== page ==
We’ve reached the time of year when we ask the really big, important questions. Namely, when is the right time to decorate your home for Christmas? Most people seem to have a strong opinion on this, whether they’re the sort to get the decorations down from the loft in mid-November (far too early!) or they prefer to hold off until the 23rd December (scrooges!) And that’s before we even get into the issues of real tree vs faux, or coloured lights vs classic white.
Wherever you stand on these very important issues, we hope you’ll forgive our seasonal blog foray into the not-especially-legal subject of the history of Christmas decorations. If you’re really itching to dive into some heavy legal topics, you could always hit up our back catalogue and read up on indemnity insurance, conservation covenants or proprietary estoppel. Not quite enough for you? Don’t worry, we’ve got a stonker of a legal post planned to kick of 2022.
But in the meantime…
Decking the halls with boughs of holly
The carol ‘Deck the Halls with Boughs of Holly’ was written in the 16th century, when it had already been common practice for a hundred years or more for folks to decorate their houses with evergreens like holly and ivy. Evergreens were said to symbolise the promise that spring would come. Now, isn’t that a nice thought?
While we’re on the subject of greenery, next time you find yourself puckering up under a sprig of mistletoe, you might like to keep in mind that the Ancient Romans used it to treat ulcers and the Ancient Greeks thought it a wonder for spleens and stomach cramps. Romantic, no?! Some time later, mistletoe started to be considered as a symbol of fertility and vitality thanks to its ability to grow even in the depths of winter, and later still English servants are said to have started snogging under it. The rest, as they say, is history.
Bringing in the whole tree
Perhaps it was a natural development for decorating fashions to graduate from sprigs and branches to full on trees. The first Christmas trees appeared in Germany in the 16th century, when Lutherans began to bring evergreen trees inside and decorate them with candles. Prince Albert is said to have brought this traditional with him to Britain when he married Queen Victoria, though the first British royal to have a Christmas tree was actually Queen Charlotte, the German wife of George III. In the interests of historical accuracy, let it be known that Queen Charlotte had a tree up in her royal residence a good forty years before Prince Albert imported any spruces. By the mid 1800s, once the royal Christmas trees had been photographed in numerous magazines, they really began to take off.
Interestingly, though in the UK we seem to have embraced the Christmas tree traditional with fairly open arms, they took a little longer to catch on in some parts of America. There, for a time, they were considered dangerous pagan symbols that made a mockery of Christmas. Horses for courses, we suppose.
In the early days, Christmas trees were always real and were decorated with lit candles. (We have not come across any statistics on how many fires were caused by these set ups, though we suspect it is an altogether not-that-merry number.) The first artificial trees began to be made in the 1930s.
Lighting things up
Decorating your house with Christmas lights may now seem like a reasonably harmless way to show off to your neighbours, but back in the 17th century it had a bit of a different meaning. At that time, it was customary in mainland Europe for good Christian households to put lit candles in their windows to indicate to other Christians that they were welcome to stop by and pray with them. So, you know, probably more about actual religious sentiment than one-upmanship with Dave up the road.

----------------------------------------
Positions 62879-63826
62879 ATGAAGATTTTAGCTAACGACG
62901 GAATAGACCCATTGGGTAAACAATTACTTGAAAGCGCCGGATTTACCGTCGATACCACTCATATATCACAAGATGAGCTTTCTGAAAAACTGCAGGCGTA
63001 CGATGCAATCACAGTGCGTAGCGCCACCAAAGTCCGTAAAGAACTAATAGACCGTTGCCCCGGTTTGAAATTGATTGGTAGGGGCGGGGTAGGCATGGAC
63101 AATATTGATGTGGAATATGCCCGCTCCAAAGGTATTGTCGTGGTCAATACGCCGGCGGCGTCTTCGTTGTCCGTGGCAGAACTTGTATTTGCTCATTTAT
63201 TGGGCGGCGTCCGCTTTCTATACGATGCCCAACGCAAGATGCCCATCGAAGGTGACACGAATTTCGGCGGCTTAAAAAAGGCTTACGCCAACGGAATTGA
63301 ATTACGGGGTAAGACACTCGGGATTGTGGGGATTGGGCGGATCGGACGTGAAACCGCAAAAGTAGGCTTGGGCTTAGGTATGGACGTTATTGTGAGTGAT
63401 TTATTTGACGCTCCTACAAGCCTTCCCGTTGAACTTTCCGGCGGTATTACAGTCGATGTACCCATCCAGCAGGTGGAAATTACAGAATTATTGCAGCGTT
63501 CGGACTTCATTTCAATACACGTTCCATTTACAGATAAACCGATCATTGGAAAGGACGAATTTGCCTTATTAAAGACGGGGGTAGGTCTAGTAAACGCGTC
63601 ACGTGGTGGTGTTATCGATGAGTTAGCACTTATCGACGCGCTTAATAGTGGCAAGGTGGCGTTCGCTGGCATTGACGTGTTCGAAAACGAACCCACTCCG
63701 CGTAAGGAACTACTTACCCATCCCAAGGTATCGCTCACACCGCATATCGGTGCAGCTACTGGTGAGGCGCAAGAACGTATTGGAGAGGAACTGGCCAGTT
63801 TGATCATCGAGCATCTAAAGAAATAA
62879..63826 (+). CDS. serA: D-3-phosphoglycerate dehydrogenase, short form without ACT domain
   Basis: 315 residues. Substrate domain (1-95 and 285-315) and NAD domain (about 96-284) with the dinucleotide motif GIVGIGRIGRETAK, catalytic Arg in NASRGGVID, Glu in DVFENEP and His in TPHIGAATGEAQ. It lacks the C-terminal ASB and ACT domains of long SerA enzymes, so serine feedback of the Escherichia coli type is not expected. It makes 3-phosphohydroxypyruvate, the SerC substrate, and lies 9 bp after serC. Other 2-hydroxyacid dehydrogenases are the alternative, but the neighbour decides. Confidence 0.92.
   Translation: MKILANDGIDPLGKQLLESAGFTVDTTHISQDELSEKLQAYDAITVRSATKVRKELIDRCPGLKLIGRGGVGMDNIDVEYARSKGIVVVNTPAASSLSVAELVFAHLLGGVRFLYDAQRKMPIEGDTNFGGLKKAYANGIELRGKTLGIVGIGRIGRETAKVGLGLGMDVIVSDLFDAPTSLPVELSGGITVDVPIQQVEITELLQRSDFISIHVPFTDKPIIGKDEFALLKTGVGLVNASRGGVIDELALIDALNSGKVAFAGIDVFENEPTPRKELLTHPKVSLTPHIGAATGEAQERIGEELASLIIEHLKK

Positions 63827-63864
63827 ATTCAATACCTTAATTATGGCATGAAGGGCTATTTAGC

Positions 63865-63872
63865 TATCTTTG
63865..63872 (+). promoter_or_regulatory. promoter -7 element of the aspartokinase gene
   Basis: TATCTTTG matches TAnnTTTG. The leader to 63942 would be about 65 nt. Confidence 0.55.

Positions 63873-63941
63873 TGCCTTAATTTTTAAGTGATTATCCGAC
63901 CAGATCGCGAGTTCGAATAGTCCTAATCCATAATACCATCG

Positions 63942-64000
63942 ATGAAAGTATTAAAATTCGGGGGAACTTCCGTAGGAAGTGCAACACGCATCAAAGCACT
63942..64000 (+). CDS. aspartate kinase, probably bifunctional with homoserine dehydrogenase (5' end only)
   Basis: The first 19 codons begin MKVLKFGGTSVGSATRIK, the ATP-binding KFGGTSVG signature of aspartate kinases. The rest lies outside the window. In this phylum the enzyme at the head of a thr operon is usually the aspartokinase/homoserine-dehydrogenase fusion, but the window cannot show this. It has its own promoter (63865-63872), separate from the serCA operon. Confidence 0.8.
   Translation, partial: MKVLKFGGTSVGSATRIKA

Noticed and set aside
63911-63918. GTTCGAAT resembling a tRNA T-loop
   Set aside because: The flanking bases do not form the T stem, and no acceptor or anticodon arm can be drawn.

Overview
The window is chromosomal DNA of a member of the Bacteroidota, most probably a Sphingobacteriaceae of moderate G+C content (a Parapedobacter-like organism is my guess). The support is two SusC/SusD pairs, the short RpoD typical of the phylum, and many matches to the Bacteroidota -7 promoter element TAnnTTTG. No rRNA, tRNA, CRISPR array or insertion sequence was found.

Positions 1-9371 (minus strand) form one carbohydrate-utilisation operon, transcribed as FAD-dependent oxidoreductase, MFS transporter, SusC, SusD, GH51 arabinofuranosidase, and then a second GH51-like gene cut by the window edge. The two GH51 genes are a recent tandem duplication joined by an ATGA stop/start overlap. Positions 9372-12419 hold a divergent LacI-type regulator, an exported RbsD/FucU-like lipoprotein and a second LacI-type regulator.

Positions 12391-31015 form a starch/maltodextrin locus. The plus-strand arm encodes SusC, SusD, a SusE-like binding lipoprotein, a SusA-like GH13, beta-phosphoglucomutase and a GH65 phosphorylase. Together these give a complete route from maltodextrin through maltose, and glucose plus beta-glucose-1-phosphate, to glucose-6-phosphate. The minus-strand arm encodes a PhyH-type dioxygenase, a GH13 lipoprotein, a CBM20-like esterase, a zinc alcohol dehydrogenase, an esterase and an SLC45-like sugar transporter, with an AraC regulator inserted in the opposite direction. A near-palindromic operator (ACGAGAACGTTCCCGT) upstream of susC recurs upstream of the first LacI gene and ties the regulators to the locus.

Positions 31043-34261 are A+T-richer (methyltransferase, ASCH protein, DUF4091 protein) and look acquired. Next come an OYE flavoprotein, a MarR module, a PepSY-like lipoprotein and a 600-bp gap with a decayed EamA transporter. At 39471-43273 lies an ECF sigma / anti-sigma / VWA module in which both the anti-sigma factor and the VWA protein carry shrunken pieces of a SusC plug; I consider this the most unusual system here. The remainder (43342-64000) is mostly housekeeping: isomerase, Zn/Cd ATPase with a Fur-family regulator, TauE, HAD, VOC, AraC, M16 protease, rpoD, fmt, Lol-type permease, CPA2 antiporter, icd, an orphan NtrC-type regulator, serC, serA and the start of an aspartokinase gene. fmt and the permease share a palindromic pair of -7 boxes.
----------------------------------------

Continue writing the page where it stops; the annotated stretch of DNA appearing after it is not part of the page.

In 1880, Thomas Edison (he of the lightbulb) unveiled an electric Christmas light display outside his lab, which was said to be the first in the world. A few years later, Edward Johnson, an inventor who worked with Edison, produced the first string of electric Christmas lights. Though these did make it to department stores in 1890, it was another few decades until they became affordable enough to become popular.
Tinsel as a status symbol
We wouldn’t have believed it either, but apparently good old tinsel was once a major status symbol. To be fair, the original tinsel was made out of pure silver, not the plasticky vinyl we know and love today. In 17th century Germany, folks in Nuremberg set out to impress their less well-off acquaintances by displaying strands of silver on their Christmas trees.
Over time, tinsel began to be made out of cheaper metals such as copper and tin, which made it affordable for the masses. World War One put paid to that, however, as the metals were in short supply. A few bright sparks set out to solve this problem by using aluminium and lead… though their smugness was probably short-lived when they realised aluminium was a fire hazard and lead was poisonous. Whoops.
A note on giant, blow-up Santas
God knows where these came from. We’re sure there are some excellent historical sources that document who we have to thank for these monstrosities/delightful harbingers of joy (delete as appropriate), but we think we’re just going to blame Americanisation and/or Coca Cola and have done with it.
If you’d like to learn more about the origins of some of these decorating traditions, we really enjoyed this article from English Heritage. Alternatively, if you’ve got the decorations covered and would like to talk about getting your legal house in order instead (see what we did there?!) we’d very happily offer some guidance. Drop us a line any time, though please note that we’re shutting up shop from the 17th December till the 4th January in order to fully concentrate on being festive.
All of us here at Newport Land and Law wish you a very happy festive season whatever you will be celebrating, and however you choose to decorate your front lawn.